As part of the travel and tourism review, we have access to weighted record-level data from the Office for National Statistics’ (ONS) International Passenger Survey (IPS) which we have aggregated by month of UK departure and country of residence (for inbound tourism), or by month of UK arrival and travel destination (for outbound tourism). These weights are derived from a sample that is representative of the population of passengers. Since the sampling design for the IPS is optimised for quarterly estimates, monthly is the smallest time period we can aggregate at to maintain sufficiently narrow confidence intervals. To conduct equivalent comparisons between the IPS estimates and the mobile data, we have further aggregated the mobile data which was provided from weekly to monthly departures.
Aggregation was additionally applied by country of residence (assumed to be the same as the country in which the sim card is registered) for inbound tourism comparison, and by destination country for outbound tourism estimates.
We have access to aggregated mobility data from October 2019. Our analysis is therefore limited to a time-window of five months before the IPS was suspended because of the coronavirus (COVID-19) pandemic in mid-March 2020, for which we have both mobile and IPS data for comparisons.
Inbound tourism findings
To examine the number of foreign visitors to the UK, we compared an absolute count of visits from the mobile phone data, which has partial population coverage, to the weighted estimate from the International Passenger Survey (IPS). A universal scaling factor of 2.97 which approximately corrects for this partial coverage was applied to the absolute mobile data counts based on a least-mean-squares best fit between the mobile data and IPS estimates for visitors from individual countries per month, so that trends can be compared more easily. The month of travel was based on the data collected for departures (at the end of the trip) for both datasets. We compared overall trends in the data as well as relationships for smaller groups of countries (based on geographical proximity). Errors have been estimated based on the sample design for IPS data, but unfortunately, since the mobile counts are summed directly, no estimate of variance can be calculated.
Figure 1: The total number of foreign residents visiting the UK, as estimated by the IPS from month to month between October 2019 and February 2020, compared with an estimate derived from traveller counts from mobile phone activity
Figure 2: The percentage change in the number of foreign residents (relative to the mean number of travellers over the same time period) from smaller country groups visiting the UK, as estimated by the IPS from month to month between October 2019 and February 2020, compared with traveller counts from mobile phone activity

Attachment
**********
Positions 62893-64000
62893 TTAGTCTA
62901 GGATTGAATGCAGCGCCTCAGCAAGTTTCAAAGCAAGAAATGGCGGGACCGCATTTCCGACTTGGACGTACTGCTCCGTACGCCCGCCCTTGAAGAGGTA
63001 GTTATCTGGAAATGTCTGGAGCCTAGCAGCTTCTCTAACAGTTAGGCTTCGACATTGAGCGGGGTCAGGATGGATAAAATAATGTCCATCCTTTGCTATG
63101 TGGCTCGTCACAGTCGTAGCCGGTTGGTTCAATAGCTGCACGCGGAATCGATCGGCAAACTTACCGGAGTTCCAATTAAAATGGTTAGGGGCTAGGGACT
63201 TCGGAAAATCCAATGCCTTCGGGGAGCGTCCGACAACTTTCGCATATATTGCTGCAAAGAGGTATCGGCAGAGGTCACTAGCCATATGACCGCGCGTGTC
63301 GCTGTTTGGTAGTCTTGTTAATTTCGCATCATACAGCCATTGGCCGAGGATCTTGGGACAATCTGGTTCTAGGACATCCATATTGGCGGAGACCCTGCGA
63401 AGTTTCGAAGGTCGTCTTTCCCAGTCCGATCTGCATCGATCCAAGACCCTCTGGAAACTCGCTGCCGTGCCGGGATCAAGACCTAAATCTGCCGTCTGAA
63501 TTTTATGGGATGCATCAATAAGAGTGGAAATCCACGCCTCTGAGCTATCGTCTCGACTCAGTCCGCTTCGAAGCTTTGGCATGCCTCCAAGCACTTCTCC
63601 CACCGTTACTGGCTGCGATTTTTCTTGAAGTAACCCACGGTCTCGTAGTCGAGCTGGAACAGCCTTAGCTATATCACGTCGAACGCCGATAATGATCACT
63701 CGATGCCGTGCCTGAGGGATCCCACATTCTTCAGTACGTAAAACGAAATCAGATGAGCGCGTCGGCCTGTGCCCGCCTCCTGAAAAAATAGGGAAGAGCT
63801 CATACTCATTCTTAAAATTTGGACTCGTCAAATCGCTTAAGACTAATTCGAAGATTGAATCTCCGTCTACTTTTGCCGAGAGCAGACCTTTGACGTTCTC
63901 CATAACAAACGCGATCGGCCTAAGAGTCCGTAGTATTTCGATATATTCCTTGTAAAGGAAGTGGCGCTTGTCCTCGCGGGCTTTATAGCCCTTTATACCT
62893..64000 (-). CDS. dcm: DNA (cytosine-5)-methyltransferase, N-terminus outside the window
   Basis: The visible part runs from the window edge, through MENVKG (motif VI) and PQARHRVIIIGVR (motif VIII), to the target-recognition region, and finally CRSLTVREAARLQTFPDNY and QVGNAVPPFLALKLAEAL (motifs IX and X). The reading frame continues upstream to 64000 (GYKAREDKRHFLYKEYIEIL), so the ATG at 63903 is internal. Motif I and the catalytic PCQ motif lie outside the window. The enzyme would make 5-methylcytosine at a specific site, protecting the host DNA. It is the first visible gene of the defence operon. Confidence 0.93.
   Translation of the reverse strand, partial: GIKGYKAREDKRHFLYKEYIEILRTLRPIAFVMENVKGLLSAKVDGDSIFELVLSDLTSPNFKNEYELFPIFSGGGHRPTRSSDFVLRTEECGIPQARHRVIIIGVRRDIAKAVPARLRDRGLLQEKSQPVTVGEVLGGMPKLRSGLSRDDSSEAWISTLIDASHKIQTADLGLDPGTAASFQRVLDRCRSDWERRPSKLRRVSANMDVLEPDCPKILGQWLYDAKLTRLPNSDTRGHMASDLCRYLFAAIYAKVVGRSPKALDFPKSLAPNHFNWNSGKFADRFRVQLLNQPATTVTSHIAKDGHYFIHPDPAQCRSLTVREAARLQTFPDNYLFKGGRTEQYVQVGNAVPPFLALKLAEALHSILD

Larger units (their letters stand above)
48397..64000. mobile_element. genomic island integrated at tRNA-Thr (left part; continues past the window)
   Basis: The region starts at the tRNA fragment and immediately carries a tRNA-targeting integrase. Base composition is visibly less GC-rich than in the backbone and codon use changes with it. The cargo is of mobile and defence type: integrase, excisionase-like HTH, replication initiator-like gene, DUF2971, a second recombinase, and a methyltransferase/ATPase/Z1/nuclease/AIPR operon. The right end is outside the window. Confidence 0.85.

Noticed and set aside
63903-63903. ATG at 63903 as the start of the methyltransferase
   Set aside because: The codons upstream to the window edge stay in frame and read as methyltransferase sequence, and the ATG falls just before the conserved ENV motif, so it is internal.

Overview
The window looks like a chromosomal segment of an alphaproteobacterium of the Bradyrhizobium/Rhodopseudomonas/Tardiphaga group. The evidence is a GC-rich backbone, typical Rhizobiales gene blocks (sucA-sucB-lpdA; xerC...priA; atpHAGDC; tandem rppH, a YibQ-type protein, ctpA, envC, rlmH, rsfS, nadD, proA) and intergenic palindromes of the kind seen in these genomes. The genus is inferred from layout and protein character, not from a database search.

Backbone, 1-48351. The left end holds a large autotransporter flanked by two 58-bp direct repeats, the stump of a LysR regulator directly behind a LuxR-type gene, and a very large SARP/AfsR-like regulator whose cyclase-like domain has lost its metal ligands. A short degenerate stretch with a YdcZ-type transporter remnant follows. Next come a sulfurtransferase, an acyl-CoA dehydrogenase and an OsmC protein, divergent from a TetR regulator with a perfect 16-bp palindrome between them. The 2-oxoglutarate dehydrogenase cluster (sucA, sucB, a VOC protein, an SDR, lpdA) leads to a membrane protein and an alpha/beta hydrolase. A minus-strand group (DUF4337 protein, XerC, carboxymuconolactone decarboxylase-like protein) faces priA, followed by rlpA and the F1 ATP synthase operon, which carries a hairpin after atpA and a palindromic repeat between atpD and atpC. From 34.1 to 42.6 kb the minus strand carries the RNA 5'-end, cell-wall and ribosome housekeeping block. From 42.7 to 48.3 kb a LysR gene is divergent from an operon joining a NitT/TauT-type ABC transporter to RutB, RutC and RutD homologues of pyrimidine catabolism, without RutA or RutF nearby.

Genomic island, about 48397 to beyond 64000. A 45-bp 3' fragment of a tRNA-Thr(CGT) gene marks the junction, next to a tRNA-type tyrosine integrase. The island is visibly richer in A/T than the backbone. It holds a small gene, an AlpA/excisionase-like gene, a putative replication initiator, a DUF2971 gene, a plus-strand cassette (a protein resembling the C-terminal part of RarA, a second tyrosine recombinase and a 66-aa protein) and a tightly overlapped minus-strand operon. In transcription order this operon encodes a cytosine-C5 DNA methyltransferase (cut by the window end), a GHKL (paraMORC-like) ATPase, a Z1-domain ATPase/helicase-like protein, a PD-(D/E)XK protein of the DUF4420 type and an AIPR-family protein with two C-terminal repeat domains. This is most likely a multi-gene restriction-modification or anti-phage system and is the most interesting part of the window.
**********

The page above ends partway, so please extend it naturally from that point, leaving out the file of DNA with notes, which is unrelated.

The relative changes in number of visits from month to month estimated from the mobile and IPS data, seen in Figures 1 and 2, are very similar at the overall level and when looking at groups of countries. There are some exceptions to this, for example, the group consisting of France, Belgium, and Luxembourg. The coverage of travellers from this group appears to be very small and different trends are seen in IPS and mobile data.
Figure 3: The total number of foreign residents visiting the UK from smaller country groups, as estimated by the IPS between October 2019 and February 2020, compared with an estimate derived from traveller counts from mobile phone activity
In Figure 3, we can see that the difference between the total number of travellers derived from the IPS and the total number of travellers from the mobile data varies between country groups. Whilst estimates from the IPS and from the mobile data are similar across most areas of Europe, the mobile data indicates that more travellers are coming from Asia, Africa and the Middle East, and the USA compared with estimates derived from the IPS, whilst the opposite is true for travellers from France, Belgium and Luxembourg, South/Central America and Canada, and from Oceania (Australia, New Zealand and South Pacific islands). These discrepancies could likely be corrected by constructing specific weighting factors rather than applying a universal scaling factor, by researching and correcting for sources of bias in the coverage of travellers from individual countries within these groups and more detailed demographic information for travellers with mobile phones. However, this process is complex and the information necessary to calculate these weights is not readily available.